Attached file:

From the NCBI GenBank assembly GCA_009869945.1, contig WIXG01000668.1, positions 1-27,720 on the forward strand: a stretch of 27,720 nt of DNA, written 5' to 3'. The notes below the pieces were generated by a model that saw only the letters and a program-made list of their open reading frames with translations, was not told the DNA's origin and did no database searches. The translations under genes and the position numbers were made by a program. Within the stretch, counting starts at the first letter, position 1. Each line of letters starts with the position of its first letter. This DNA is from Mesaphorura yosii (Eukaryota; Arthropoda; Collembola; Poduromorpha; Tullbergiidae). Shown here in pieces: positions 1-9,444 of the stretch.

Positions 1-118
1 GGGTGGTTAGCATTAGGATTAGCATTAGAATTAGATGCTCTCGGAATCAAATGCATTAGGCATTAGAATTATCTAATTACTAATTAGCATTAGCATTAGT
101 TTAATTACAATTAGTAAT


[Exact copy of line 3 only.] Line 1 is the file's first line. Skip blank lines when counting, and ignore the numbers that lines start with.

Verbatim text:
1 GGGTGGTTAGCATTAGGATTAGCATTAGAATTAGATGCTCTCGGAATCAAATGCATTAGGCATTAGAATTATCTAATTACTAATTAGCATTAGCATTAGT